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Murray On Maternal Health, Health Equity in Build Back Better Framework

Build Back Better would support over 100,000 maternal health workers, help over one million patients get maternal health care over the next decade


Framework would also address inequities in health care, diversify the health care workforce, and bring health providers to underserved communities


Senator Murray released a report on health equity last year with recommendations to improve care for communities of color


Murray: “This bill will help expecting parents get the care they need.”


(WASHINGTON, D.C.) – Today, U.S. Senator Patty Murray (D-WA), Chair of the Senate Health, Education, Labor, and Pensions (HELP) Committee, released the following statement on the funding included in the Build Back Better framework to improve maternal health and address inequities in health care.


“After years of pressing for action to address our high maternal death rate and the racism that  makes crises like this so much worse for people of color, I’m pleased to say this bill will help expecting parents get the care they need. Build Back Better takes long overdue steps to increase access to maternal care, support maternal mental health, and build the maternal care workforce. It also takes steps to more broadly improve health equity by promoting diversity in our health care workforce, and supporting health care programs that focus on reaching underserved communities. The pandemic made clearer than ever how urgently we need these policies—and this is our chance to make them a reality.”

An analysis from the New Century Foundation found that Build Back Better’s provision providing a year of post partum care for Medicaid patients could help over a million new mothers get care they need over the next 10 years, and other provisions of Build Back Better would support over 100,000 maternal health care professionals.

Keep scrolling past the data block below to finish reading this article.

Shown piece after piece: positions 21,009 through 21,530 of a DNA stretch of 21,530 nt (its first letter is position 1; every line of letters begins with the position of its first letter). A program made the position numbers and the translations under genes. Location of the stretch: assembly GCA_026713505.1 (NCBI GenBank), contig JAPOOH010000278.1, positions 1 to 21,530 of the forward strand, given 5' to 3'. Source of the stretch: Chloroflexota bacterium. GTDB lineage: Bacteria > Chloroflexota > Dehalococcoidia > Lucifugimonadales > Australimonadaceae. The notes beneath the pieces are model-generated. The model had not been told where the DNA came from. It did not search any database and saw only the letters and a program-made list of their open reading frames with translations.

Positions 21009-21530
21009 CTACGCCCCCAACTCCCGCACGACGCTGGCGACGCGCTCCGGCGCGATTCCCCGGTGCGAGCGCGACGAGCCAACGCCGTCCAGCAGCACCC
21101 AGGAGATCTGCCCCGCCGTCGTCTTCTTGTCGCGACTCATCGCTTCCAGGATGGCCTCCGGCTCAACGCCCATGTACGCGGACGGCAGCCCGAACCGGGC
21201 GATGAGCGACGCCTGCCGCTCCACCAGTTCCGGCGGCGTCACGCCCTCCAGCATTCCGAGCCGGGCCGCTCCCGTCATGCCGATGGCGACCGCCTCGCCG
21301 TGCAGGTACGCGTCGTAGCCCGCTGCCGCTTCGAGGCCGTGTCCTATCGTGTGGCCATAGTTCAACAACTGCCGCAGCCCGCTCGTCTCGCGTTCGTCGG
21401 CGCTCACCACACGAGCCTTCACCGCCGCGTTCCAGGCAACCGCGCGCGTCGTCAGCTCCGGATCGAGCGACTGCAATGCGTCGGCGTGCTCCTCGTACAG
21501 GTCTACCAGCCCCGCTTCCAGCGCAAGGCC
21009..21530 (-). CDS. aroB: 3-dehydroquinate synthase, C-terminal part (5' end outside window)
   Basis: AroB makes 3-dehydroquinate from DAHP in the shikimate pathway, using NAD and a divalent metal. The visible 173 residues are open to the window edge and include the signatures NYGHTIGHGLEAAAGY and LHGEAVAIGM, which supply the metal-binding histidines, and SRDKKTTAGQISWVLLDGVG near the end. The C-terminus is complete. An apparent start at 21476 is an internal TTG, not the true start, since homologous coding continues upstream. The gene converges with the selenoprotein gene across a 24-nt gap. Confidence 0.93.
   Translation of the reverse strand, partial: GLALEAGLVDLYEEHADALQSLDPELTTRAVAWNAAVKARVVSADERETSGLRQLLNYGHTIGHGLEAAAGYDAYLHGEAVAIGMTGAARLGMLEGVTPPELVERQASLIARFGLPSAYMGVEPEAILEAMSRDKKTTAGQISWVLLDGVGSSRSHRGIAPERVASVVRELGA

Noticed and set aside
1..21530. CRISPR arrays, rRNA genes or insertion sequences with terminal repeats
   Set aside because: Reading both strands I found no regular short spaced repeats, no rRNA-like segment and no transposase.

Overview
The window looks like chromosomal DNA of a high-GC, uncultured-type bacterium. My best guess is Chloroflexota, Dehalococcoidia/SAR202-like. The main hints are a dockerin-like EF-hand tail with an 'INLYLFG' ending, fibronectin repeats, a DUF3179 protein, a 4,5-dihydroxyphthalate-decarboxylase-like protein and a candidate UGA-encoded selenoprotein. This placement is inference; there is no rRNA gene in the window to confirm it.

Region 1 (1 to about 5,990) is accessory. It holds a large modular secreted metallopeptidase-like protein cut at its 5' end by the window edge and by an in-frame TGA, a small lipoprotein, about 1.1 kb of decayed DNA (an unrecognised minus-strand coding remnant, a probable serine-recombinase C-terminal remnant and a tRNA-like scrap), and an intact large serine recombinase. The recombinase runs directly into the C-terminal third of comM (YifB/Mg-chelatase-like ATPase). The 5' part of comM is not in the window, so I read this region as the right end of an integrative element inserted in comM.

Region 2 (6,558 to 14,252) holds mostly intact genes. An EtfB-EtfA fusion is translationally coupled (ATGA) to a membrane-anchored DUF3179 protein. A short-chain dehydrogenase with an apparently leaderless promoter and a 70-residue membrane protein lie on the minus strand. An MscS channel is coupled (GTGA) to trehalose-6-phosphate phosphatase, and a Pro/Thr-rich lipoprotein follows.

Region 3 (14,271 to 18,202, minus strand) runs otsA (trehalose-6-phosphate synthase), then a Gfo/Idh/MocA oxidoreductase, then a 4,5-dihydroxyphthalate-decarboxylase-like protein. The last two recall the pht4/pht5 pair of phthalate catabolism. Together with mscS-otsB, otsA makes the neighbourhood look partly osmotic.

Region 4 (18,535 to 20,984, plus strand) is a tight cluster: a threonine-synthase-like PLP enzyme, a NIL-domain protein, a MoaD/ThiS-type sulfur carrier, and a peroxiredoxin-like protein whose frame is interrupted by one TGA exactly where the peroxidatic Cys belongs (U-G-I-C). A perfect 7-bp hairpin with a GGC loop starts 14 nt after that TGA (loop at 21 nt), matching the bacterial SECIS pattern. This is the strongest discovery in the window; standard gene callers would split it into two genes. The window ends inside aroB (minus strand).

The Build Back Better framework also takes other steps that promote maternal health and health equity including:

  • Supporting mental health and substance use disorder programs, and maternal mental health;
  • Increasing diversity and representation in the health care workforce;
  • Supporting programs that bring health care providers to underserved communities;
  • Strengthening public health departments.


Senator Murray has been a staunch advocate for policies to address health inequity and invest in maternal care for every new parent. She released a report last year outlining how the American health care system has failed communities of color due to entrenched bias, discrimination, and racism. Her policy recommendations to address health inequity within the U.S. health care system informed both the American Rescue Plan and Build Back Better. Earlier this year she advanced several maternal health bills through the HELP Committee, and she has repeatedly secured increased investments to improve maternal health over the years.